Ricker, Pellegrini and May all mentioned that provider-led GPOs such as Amerinet, which is owned by Salt Lake City-based Intermountain Healthcare, and HealthTrust could also benefit from the MedAssets fallout. Amerinet CEO Brent Johnson is betting on that too, as he transforms his organization from a traditional GPO to a professional supply-chain organization.
“These people do this to make money,” Johnson said. “Intermountain didn't. We did it because we trusted that you were going to be a model to the industry, teach us best practices … and we'll go from there. If down the road people just aren't willing to get off the administrative fee and the traditional GPO, then maybe our model is wrong, but I don't think so.”
Johnson fully acknowledged that national GPOs have a hard time adopting the committed model that tends to get the best prices from vendors. He sees customers doing increasingly more on their own and within their respective regions to get more efficient contracts, which is why Amerinet–which will get a new name in 2016–is rolling out consulting solutions and outsourcing services over the next year to help customers manage their supply spend beyond their contracts with the GPO.
“We see ourselves as a very unique alternative rather than being connected to a huge GPO that's out of touch with service,” Johnson said. “People will understand the importance of total non-labor spend. That isn't done through a traditional GPO.”
These services will be offered at a lower cost than Amerinet's competitors and the GPO will charge fewer administrative fees, Johnson said.
As more and more customers look into creating their own regional GPOs, the new Amerinet could help them plan out their administrative fees structure and other complex systems needed to manage it, Johnson said. And if they don't have the talent or resources to handle some of those processes, they can outsource them to Amerinet.
“We welcome the change (at MedAssets) because we think it adds flux and a lot of confusion in the market that allows us time to build our solution, and I think it builds a lot of uncertainty for a lot of their customers, which allows us to go to people who didn't want to talk to us before,” Johnson said.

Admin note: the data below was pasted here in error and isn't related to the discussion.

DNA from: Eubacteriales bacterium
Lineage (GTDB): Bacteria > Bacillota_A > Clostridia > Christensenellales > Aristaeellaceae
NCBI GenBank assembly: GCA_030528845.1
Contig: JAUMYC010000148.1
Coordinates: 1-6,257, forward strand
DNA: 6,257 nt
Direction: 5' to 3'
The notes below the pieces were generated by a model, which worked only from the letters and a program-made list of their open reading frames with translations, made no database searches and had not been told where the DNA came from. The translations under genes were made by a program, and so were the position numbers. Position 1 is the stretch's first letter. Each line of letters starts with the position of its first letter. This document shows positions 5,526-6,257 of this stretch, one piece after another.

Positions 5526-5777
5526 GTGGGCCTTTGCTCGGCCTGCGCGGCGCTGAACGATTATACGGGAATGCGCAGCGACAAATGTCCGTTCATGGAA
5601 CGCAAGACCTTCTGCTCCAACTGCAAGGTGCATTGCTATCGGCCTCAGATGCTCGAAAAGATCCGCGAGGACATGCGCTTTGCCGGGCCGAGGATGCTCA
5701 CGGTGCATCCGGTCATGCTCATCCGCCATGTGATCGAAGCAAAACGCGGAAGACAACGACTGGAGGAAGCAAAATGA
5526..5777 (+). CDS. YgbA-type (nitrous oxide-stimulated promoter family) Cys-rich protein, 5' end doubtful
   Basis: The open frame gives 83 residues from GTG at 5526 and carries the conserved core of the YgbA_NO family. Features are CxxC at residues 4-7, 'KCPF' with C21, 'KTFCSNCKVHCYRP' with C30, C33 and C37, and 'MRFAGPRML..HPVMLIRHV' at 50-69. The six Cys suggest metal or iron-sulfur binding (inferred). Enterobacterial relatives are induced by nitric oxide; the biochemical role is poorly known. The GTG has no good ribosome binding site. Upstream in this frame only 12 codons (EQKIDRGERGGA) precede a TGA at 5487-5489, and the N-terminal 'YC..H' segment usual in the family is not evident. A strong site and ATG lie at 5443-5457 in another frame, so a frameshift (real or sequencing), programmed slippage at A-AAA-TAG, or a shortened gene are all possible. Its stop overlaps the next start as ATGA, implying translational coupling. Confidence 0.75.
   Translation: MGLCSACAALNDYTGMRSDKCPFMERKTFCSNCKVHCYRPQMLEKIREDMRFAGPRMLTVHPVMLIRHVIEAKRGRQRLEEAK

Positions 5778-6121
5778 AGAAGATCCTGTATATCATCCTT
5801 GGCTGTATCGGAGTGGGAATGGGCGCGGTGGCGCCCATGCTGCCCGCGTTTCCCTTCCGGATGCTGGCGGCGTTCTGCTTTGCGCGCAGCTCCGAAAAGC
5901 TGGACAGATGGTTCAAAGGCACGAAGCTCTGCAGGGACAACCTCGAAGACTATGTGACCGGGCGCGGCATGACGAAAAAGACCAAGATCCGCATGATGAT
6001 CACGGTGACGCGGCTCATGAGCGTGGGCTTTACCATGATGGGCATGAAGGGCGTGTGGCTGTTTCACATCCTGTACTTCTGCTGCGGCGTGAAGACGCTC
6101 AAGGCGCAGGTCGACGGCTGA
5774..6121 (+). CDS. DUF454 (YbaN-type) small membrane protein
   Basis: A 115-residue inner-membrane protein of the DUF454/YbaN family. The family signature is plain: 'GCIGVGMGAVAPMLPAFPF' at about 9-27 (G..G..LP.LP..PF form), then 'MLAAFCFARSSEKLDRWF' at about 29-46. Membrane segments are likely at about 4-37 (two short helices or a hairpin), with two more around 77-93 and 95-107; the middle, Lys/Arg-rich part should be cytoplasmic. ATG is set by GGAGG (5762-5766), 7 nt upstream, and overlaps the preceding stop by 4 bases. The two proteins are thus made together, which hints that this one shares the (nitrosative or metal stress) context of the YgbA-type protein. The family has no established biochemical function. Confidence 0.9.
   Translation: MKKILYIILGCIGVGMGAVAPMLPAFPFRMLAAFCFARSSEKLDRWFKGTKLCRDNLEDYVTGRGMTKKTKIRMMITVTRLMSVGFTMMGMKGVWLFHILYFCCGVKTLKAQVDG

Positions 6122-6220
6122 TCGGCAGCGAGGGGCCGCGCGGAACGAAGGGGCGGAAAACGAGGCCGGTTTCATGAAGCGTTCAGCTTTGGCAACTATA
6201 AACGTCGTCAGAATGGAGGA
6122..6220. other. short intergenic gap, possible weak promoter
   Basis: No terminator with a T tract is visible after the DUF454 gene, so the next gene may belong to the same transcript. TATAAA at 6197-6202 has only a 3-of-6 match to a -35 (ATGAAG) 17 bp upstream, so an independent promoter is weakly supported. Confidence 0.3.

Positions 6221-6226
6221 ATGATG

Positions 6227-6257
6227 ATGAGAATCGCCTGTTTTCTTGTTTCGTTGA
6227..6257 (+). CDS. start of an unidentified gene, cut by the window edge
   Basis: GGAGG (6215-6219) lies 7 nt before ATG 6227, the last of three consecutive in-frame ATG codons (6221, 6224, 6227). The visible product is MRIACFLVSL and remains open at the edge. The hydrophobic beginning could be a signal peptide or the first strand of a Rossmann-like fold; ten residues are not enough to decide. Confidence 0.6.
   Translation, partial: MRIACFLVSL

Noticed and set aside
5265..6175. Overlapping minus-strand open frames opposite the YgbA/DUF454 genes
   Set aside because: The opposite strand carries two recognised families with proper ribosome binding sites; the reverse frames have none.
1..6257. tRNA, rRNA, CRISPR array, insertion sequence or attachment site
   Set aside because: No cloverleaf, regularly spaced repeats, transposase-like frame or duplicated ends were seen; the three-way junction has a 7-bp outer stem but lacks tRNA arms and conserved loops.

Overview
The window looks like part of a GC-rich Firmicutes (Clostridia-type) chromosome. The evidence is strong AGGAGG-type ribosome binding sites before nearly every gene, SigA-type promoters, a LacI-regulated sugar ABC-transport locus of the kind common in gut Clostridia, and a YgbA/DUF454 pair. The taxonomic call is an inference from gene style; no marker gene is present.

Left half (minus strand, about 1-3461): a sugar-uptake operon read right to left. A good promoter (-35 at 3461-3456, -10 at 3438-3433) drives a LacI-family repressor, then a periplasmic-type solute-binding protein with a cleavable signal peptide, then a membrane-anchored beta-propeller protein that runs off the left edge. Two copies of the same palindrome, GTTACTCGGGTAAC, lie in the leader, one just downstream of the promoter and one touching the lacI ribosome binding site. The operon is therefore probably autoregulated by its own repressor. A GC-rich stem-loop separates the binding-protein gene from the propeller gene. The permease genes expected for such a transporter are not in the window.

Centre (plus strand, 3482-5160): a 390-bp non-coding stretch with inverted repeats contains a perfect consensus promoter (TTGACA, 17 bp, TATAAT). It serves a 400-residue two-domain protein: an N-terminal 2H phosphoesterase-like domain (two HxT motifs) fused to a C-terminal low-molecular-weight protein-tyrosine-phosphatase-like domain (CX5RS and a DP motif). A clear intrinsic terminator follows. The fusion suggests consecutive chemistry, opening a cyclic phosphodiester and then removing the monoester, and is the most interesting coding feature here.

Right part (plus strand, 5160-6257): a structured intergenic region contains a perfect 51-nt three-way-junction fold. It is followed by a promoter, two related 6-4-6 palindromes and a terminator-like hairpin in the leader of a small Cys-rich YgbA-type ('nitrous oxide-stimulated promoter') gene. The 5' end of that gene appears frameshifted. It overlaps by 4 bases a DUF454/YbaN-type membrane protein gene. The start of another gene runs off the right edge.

A lot of health systems were already considering their options for switching GPOs before this announcement, said Dr. Mitch Morris, U.S. leader of Deloitte's providers industry practice. Many of his clients have been stepping back and evaluating what they're getting from their current GPO relationships.
The new GPO entity created following the merger will have to put together a story of how it will perform even better and drive even greater value, Morris said.
"If I were them, I'd be talking to my customers and reassure them that not only are things not going to get worse, they're going to get better,” Morris said. The impact as far as lost customers will probably not be felt for years, he added. The scale of the company will be hard to beat in its ability to negotiate better prices because of its volume, “but clients won't feel very special when they're a part of something so big,” he said.
MedAssets was successful because it offered an alternative model from some of its competitors, said Doug Pedersen, a managing director at Accenture Strategy who focuses on healthcare.
For example, while VHA-UHC's Novation GPO and Premier have private drug label brands and lean toward contracts with just one vendor, MedAssets officials have said that they're against private labeling and that their customers prefer multi-source contracts. VHA-UHC executives have similarly pointed out that MedAssets hasn't engaged in guaranteed-volume contracts that some believe can prevent drug shortages, a known strategy for Novation.
“It's up to the purchaser to bring in the value of what you're buying without breaking it,” Pedersen said. “It wouldn't be wise to just take their members. They want to have the ability to demonstrate to all of those customers that they have a really good product.”